Peer Mentoring Programme - UX Case Study

International students often have a difficult time integrating within social circles in their first year of University and feel as if they are unprepared for everyday tasks (McMahon, 2011). Academic mentoring and networking events exist in many institutions, however they do not seem to be as effective as one-to-one mentoring. Our project proposed a Peer Mentoring Programme which seeks to offer a full range of services to students, from first years to recent graduates and alumni.

We started with identifying issues in Universities

Problems faced by international students aka User Needs

Socialising

International Students have a hard time making friends with home students and connect in a meaningful way

Financial

Handling finances, such as housing, tuition fees and the cost of living can be challenging 

Lifestyle

Often students coming to the UK to study face difficulties understanding the healthcare system and other such systems

Career

Many international students do not know what work opportunities they will have once they finish studying

Main Functions

We started with the 3 main functions and proposed a scheme for the Information Architecture. Each function seeks to help students in different areas of their University life

  1. Community and General Info – oriented towards general information students needs when beginning their academic journey

  2. Matching and Mentoring – geared towards lifestyle, academic and career improvement with individual mentors specialised in their particular category

  3. Events hub – offering online and offline events not only for mentees or mentors, but students in general

We established the main functions we would like to present

Community and General Info

Matching and Mentoring

Events Hub

Information Architecture and Lo-Fi prototype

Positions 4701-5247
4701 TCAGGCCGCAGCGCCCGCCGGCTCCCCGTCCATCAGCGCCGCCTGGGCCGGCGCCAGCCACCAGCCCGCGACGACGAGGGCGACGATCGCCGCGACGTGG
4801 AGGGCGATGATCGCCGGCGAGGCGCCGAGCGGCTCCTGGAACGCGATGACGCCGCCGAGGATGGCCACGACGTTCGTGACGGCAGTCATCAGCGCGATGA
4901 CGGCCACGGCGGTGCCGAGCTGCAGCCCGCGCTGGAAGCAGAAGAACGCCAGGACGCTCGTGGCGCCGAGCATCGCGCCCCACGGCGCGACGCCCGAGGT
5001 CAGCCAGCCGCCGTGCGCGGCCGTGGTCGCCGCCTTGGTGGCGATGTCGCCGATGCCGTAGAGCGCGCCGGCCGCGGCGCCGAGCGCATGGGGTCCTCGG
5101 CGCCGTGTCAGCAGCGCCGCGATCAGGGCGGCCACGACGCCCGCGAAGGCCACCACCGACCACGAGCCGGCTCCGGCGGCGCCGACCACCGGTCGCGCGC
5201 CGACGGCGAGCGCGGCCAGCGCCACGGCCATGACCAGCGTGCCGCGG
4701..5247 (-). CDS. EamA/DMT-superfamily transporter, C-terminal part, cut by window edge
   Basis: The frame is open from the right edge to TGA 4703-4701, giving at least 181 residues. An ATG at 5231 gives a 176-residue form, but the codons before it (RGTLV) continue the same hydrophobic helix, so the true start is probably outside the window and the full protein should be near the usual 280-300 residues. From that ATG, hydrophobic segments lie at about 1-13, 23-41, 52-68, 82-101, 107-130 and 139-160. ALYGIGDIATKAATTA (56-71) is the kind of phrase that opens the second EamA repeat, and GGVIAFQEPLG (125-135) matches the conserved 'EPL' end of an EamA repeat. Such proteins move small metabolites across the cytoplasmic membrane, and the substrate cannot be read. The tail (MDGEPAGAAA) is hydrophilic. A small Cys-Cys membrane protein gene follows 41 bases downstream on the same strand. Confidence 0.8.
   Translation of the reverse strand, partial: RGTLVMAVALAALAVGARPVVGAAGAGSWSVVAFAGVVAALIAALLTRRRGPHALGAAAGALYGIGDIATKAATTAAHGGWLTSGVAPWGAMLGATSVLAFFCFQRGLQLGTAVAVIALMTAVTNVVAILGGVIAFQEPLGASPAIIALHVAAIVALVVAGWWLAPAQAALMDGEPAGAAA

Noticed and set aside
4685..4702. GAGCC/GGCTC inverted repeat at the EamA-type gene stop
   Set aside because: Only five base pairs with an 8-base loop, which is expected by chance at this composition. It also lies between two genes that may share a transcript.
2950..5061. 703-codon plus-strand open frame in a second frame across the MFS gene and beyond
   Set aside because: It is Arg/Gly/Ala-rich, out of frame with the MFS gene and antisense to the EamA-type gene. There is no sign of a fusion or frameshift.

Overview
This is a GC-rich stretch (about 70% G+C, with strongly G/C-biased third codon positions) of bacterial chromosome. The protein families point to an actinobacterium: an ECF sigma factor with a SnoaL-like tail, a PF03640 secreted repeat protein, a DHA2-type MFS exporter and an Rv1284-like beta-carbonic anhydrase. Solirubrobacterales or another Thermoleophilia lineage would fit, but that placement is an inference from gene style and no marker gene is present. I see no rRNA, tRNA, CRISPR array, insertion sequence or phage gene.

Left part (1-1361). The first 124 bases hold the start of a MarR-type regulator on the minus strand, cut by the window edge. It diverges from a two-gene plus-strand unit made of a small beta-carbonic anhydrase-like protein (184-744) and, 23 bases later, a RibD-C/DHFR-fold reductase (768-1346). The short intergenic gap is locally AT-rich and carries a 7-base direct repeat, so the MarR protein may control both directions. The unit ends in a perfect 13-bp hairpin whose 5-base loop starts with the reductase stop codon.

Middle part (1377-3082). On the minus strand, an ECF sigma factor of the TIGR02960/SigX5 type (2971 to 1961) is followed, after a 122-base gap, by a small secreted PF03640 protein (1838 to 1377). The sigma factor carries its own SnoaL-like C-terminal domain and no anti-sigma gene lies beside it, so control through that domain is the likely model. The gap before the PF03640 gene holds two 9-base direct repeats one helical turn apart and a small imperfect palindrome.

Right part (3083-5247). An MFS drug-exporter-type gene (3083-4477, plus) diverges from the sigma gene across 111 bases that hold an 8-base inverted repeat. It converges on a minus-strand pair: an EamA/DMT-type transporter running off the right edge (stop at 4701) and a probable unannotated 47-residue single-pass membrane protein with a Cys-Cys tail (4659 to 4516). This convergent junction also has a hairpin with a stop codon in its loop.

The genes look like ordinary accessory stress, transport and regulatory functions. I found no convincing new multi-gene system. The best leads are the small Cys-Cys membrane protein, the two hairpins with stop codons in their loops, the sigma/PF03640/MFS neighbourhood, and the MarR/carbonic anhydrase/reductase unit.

We developed a basic structure for the information architecture and started working on lo-fi prototypes for how the app would work and look

Stakeholders, Users and Research

We established the stakeholders involved in our project, alongside the potential users and methods of researching these groups of people

Users

  • University Students

  • Alumni of the University 

Initial Screen

We moved on to developing a mid fidelity to high fidelity prototype of the app

Stakeholders

  • Students

  • Teachers

  • The University

Mentors Page

Research & Testing

  • Interviews

  • Observation of use

  • Click test with prototype

Matching Function
Testing the App

Testing and Observing

We tested some of the finalised pages with students to gather feedback. At the time we also held interviews to see how people feel about the functions and their role.

Testing the App
Matching Survey
Mentor Compatibility when matching
Mentor Compatibility Analysis
Live Chat with Mentor

Questions, Issues and Considerations

After we finalised the prototype, we were still left with many questions. There were issues we encountered when designing and researching, and things that we could have perhaps done differently.

How can the matching function be improved?

How can we be more sensible to cultural differences?

How do we better assess the mentor's capabilities?

How do we ensure the privacy of our users within the University context?

These questions are still standing and need answering in the future. The privacy issue could be fixed by allowing students to log-in through Institutional login only. The assessment of mentors and the accessibility and cultural issues should be discussed with specialists in social sciences who could recommend appropriate guidelines.

The intention is to provide international students with an appropriate hub to evolve and make meaningful connections. We are still considering these issues and hope to employ all the things we have learnt in future projects.